Monday, February 11, 2008
How to pretend that you are a useful government
I'm starting to form a set of rules of how to pretend you're a useful government, while effectively not doing much, but also not harming anything that much either.
The first and most important stunt is to look at an industry where competition is unrestricted, then make an accurate prediction as to what the outcome on a component of it would eventually be as a result of competition, and make sure it's a popular matter. Or even better, look at all popular matters and determine which ones would be satisfied by the market eventually. Then introduce laws to tell the market to do what it would have done anyway.
Where this works better is where such things are delayed because it deals with issues between different competitors, where the best outcome would be if they all collaborate to a certain degree, since competitors normally take an awfully long time to come to agreement. Examples of these are: data and voice peer/routing, mobile roaming and inter-bank transfers. These are very good bets and earn lots of political brownie points with the electorate for making this happen quicker than the market would have come around to doing it by itself. It also creates the impression that without your brilliant powers of regulation this would never have happened.
If you're even more lazy and shy of a bit of controversy, implement a law which basically mandates the equilibrium in a market segment which has already been achieved by competition. Introduce this by citing possible dangers of it diverging too far from the equilibrium. For example put a cap on the price of some goods, either a minimum or maximum, or even the price of labour. Throw in some spin about how bad it would be if these things cost so much more or people get paid so much less. In the future this will create the impression that you are responsible for the fact that the current conditions are so because of your doing.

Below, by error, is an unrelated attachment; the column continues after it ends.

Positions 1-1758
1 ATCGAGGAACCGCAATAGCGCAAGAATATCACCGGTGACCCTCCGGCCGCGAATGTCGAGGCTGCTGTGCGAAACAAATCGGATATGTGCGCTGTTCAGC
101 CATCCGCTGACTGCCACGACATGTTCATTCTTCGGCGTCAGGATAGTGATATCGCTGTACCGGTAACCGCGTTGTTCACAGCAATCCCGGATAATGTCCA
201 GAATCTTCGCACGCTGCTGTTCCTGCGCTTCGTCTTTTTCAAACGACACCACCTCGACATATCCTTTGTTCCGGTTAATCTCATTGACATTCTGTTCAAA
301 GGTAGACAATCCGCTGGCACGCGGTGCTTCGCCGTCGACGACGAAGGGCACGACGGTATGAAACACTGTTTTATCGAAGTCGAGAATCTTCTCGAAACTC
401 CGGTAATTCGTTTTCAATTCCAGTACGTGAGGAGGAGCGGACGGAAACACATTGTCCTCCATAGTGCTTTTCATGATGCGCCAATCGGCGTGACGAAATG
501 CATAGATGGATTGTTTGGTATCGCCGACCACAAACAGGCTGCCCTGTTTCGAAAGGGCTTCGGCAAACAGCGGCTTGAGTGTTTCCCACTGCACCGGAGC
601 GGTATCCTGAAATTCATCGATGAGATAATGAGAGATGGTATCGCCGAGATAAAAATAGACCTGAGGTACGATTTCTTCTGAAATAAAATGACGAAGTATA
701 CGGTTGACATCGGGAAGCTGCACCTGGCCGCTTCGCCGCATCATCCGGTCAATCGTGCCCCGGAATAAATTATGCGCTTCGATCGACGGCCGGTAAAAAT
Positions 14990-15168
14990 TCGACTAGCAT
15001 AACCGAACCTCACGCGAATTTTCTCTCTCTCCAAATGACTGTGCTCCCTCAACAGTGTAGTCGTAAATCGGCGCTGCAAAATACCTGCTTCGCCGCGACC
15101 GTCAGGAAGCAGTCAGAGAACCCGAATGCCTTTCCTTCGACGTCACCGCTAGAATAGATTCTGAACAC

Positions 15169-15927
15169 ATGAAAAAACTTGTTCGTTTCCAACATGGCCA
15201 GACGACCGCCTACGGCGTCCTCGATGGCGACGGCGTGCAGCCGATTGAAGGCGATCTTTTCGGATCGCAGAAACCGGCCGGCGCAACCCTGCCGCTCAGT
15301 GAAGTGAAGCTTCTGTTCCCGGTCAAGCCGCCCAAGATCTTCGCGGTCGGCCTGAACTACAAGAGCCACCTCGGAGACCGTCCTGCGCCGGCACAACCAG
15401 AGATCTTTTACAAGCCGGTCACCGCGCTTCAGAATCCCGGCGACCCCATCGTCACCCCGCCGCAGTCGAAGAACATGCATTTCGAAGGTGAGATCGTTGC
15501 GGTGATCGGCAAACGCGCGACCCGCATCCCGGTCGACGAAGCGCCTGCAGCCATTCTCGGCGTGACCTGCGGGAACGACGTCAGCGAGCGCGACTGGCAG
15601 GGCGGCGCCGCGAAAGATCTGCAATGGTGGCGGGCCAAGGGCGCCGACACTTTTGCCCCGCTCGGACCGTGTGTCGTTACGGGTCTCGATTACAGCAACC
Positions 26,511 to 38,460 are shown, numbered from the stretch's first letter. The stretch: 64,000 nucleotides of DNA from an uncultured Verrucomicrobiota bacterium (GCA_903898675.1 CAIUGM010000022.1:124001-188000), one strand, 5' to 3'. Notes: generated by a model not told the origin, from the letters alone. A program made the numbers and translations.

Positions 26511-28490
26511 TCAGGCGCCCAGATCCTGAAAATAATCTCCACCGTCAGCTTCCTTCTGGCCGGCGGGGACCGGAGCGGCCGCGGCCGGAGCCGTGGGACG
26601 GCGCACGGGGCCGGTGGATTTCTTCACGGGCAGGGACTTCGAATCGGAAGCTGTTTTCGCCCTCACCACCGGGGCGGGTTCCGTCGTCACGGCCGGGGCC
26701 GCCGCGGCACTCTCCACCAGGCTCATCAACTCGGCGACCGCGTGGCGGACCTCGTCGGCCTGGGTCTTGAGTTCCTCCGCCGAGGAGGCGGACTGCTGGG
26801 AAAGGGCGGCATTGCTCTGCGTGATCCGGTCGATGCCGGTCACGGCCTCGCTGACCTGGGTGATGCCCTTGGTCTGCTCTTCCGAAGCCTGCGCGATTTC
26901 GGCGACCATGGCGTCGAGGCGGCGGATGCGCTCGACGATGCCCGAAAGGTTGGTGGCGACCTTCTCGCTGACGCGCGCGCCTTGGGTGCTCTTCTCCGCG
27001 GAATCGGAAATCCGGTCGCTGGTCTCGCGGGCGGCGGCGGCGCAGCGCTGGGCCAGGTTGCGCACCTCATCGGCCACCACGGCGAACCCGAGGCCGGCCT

It doesn't matter if any of these laws are totally unnecessary in other countries, as we see with net-neutrality, even the intellectual geeks won't observe what happens in other countries with unrestricted competition and no such legislation. There's always a government protected monopoly somewhere that you can use as an example of the failures of the market. It also doesn't matter if your legislation will put restrictions on the market in the long run. On top of that, the most successful players in that market will actually be enjoying some protection by your legislation because it stifles innovation from small new competitors, so you'll have their wholehearted support.
Just remember to make your adjustments an accurate reflection of current conditions that work, not those that don't work or not at levels which is out of line with current conditions, or else you run the risk of getting the blame for something instead of the credit. You only have to worry about current conditions though. Whether any of your measures will fail in the long run isn't really your problem since you'll be out of office and retired by the time this happens, at least you've left something for future governments to do in order to look useful and to make their mark by making amendments, for example if you have aspirations for your son to get into politics.
For other popular issues that you feel you want to earn more points on, but know they're not entirely economical, fund it by taxing something considered to be undesirable, best place to look is what makes regular headlines in the media. Whether it's drinking alcohol or flying in a jet, just raise taxes on it and you'll have that extra cash to spend on big vehicles and energy consuming machines that are used to recycle plastic or extra police officers to catch people smoking in pubs.